Eagles general manager Howie Roseman met with reporters today in preparation for the NFL draft, which commences a week from this evening.
As usual, Roseman gave few cues about exactly what the team might do. But he talked extensively about the process that leads to making picks, and some of the things he said seemed to offer clues.
For one thing, when the Eagles draft in the first round, whether they stay at the 15th overall spot, move up or move down, Roseman gave the distinct impression you shouldn't expect them to take anybody who might have star-level talent but doesn't always play hard. One of the things the Eagles have learned through trial and error is that you can't teach or instill effort.
(My purely subjective interpretation: don't hold your breath waiting for Quinton Coples, the North Carolina defensive end who was up-and-down despite being huge and talented.)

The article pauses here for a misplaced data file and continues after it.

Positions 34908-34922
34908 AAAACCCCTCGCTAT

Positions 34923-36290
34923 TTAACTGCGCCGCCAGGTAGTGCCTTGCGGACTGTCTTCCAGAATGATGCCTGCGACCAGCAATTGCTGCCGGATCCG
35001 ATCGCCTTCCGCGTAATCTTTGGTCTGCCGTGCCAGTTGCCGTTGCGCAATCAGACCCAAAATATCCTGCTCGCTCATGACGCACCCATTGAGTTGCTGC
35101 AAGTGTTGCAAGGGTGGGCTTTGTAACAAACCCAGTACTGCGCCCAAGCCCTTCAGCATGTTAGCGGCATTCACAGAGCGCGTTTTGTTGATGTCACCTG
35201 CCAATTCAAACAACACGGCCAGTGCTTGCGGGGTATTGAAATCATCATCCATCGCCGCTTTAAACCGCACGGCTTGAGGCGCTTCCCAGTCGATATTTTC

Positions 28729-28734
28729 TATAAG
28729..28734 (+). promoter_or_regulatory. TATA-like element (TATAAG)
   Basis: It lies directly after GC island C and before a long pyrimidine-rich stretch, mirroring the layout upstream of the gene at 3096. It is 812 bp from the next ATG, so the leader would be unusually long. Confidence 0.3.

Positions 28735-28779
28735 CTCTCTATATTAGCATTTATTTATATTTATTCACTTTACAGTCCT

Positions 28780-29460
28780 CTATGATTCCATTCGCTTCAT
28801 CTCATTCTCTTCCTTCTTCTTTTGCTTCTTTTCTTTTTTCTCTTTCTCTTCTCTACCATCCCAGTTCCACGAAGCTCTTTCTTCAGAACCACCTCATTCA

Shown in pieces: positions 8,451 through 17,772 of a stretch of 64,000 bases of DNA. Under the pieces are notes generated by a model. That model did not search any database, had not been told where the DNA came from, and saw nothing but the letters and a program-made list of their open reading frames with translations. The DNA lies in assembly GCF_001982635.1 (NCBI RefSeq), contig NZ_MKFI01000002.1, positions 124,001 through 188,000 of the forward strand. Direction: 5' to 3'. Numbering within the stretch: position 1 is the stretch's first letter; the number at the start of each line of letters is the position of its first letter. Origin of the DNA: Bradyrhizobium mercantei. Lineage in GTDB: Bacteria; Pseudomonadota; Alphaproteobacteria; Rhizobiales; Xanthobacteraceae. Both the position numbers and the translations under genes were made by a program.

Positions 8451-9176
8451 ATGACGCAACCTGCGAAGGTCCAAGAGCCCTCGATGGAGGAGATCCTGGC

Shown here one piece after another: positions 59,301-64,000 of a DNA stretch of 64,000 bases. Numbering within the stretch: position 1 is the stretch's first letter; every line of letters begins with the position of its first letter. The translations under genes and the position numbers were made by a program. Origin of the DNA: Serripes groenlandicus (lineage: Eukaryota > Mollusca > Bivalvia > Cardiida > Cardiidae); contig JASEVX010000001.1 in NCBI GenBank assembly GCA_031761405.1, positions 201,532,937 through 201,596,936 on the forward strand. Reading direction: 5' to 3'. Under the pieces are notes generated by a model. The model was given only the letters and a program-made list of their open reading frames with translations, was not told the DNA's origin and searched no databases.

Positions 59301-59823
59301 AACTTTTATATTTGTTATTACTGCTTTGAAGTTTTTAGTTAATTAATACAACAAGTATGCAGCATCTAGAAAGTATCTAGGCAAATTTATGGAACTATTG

Roseman, who agreed with draft analysts that defensive tackle is the deepest position in the 2012 draft, said the Eagles' thinking on so-called "character" issues has evolved over the past several years. He said there are some situations that are "dealbreakers," but that the team has learned to make some allowances for "young men in college and their lifestyle."
He said trading for linebacker DeMeco Ryans "gives us some flexibility in the draft," meaning they don't HAVE to take a linebacker high now, but Roseman stopped well short of saying linebacker isn't still a priority.
Consistently since the end of the season, Roseman has beaten the drum for the idea that this year, the Eagles will take the best player available to them in the first round, instead of reaching to fill a need. It's obvious he believes they have strayed from that idea in some drafts, and paid for it by missing on some picks.